Excited to be going out and dancing to music, I arrive late (no change there) park my car in town and walk to the venue. I feel safe. It’s daylight although it’s 9pm, I am familiar with these streets. I have nothing on my mind but the anticipation of being ‘out’. The town has been buzzing with gigs and music all weekend.
I arrive at the venue. The door staff greet me and ask me if I have a ticket to collect. I say I think I have an e-ticket and ask what I should look for on my phone (which on reflection is a bit of a dumb question). From behind me comes a male voice “Yeah look under Clare, gobby b*£$h of Stroud”. I had not been aware anyone was behind me. I pause, look around. I recognise the face but can’t put a name to it. I turn to the door staff. We look at each other, strangers, aghast. “If you want to smack him we’ll turn a blind eye” they say, only half-joking. I shake my head and look at my phone. I find my ticket and am allowed in. The person behind me in the queue is still talking.
I turn around as he says something else. I hear unreasonably reasonable words coming from my mouth “I forgive you” I say “but this is misogyny. If I was a man you wouldn’t do this” I feel strangely calm, which I’ve learned is a trauma response. As well as the widely understood fight/flight/freeze reaction to perceived danger, there are two more – flop (feeling exhausted) and fawn – trying to befriend the perceived threat.
I go into the gig, dance for hours and enjoy the company of friends, meet people who are visiting for the first time. “This is a great little city” someone says to me. I smile. It’s so good to be out, to hear great music, to dance. Certainly, the gigs I’ve attended in recent months feel exhilarating. It feels so great to be together, to feel part of a crowd, to have this shared experience of joy and rhythm. At one point a group of us gather around a speaker, revelling in the feeling of the bass on our breast bones. One of my favourite feelings in life. I am transported back to so many nights in sweaty tents in fields.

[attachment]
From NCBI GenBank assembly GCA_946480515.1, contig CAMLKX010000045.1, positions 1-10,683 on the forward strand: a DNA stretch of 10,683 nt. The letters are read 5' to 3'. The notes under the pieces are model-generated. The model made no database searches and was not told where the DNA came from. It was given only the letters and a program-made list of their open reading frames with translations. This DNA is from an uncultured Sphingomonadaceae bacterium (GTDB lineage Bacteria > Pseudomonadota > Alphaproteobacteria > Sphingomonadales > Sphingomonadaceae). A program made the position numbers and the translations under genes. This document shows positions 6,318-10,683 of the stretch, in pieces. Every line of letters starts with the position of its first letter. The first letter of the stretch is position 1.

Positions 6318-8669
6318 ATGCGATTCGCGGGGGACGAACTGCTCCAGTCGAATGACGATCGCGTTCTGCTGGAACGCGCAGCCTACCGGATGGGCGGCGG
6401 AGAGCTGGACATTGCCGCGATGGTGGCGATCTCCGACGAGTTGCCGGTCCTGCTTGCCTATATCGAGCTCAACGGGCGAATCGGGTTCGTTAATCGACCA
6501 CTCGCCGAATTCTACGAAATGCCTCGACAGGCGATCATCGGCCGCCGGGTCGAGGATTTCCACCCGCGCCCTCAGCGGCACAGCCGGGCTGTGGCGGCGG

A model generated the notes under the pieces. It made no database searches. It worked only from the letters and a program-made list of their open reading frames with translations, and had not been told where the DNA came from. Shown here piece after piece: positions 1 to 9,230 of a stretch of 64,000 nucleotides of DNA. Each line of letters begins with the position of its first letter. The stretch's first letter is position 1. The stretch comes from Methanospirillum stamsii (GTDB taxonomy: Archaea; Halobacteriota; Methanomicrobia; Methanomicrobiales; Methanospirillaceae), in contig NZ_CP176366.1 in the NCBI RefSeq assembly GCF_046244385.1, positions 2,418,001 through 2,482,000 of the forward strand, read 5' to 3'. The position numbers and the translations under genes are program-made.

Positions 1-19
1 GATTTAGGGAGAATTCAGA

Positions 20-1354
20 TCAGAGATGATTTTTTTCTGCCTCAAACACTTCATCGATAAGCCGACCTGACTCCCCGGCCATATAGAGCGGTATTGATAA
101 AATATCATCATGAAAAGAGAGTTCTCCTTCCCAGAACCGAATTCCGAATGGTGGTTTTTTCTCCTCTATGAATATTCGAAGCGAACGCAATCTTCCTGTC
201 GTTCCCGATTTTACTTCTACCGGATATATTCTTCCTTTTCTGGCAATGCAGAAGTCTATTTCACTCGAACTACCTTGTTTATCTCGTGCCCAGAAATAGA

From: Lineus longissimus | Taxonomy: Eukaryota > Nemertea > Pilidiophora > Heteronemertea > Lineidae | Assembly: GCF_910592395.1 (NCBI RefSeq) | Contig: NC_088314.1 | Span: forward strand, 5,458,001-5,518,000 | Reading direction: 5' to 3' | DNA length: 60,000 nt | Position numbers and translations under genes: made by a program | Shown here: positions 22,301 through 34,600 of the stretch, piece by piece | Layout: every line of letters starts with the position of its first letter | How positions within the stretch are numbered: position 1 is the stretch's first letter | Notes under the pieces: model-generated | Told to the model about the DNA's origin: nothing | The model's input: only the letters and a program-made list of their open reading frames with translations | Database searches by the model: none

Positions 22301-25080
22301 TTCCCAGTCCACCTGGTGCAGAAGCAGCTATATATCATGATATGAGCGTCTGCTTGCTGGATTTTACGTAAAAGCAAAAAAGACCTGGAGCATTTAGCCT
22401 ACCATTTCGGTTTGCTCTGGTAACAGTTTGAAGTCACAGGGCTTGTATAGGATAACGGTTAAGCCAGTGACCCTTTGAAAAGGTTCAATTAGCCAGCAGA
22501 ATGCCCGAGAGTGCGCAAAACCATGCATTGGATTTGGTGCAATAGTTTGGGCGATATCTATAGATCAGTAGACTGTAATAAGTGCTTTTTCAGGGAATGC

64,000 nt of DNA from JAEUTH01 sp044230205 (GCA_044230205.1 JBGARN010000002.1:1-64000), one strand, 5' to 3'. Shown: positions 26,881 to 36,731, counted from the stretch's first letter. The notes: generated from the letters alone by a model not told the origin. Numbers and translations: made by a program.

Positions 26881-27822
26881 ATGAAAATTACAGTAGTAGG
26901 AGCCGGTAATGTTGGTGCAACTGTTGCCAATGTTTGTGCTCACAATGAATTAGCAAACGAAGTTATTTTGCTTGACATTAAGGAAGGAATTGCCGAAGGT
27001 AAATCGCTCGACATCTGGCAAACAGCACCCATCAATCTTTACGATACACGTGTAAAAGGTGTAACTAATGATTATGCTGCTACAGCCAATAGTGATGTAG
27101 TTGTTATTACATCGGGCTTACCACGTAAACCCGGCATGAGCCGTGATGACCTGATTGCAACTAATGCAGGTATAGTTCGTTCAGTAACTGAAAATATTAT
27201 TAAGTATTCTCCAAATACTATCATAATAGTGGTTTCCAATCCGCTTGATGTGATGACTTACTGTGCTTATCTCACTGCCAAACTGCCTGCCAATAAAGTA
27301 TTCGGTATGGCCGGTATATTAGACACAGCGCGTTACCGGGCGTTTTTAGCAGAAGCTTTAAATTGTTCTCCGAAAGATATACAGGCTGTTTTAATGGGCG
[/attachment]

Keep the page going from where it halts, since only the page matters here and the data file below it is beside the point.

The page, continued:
But in the back of my mind lingers my experience at the door. The words jar in my mind, leaving me feeling uncomfortable, slightly self-conscious and even a bit sullied. The metaphorical mud-slinging I’ve felt sticks a bit. Because this is not an isolated incident. I guess one doesn’t have to do much to stand out in a small town. I’m aware other people who’ve set up businesses or venues experience the same online and in real life. Hey, anything you do which is out of the ordinary can make you a target of hate. As can skin colour, sexual orientation, dress sense and visual differences. So I guess this incident and other recent experiences have reminded me that we have a long way to go before we reach the real measure of being the ‘Best town to live in’ accolade.
The following morning I listen to a TED talk “Why forgiveness is worth it” by Sarah Montana this line stands out “Forgiveness is designed to set you free. When you say I forgive you, what you are really saying is “I know what you did, it is not OK but I recognise that you are more than that. I don’t want to hold us captive to this thing anymore. I can heal myself and I don’t need anything from you. And after you say that, it’s just you, no chains, prisoners…..Forgiveness is the only real path to freedom”.
Clare Honeyfield is a yoga teacher, coach, and entrepreneur based in Stroud and working globally to help women creatives overcome procrastination and achieve greatness through the development of self-belief, self-care, and community.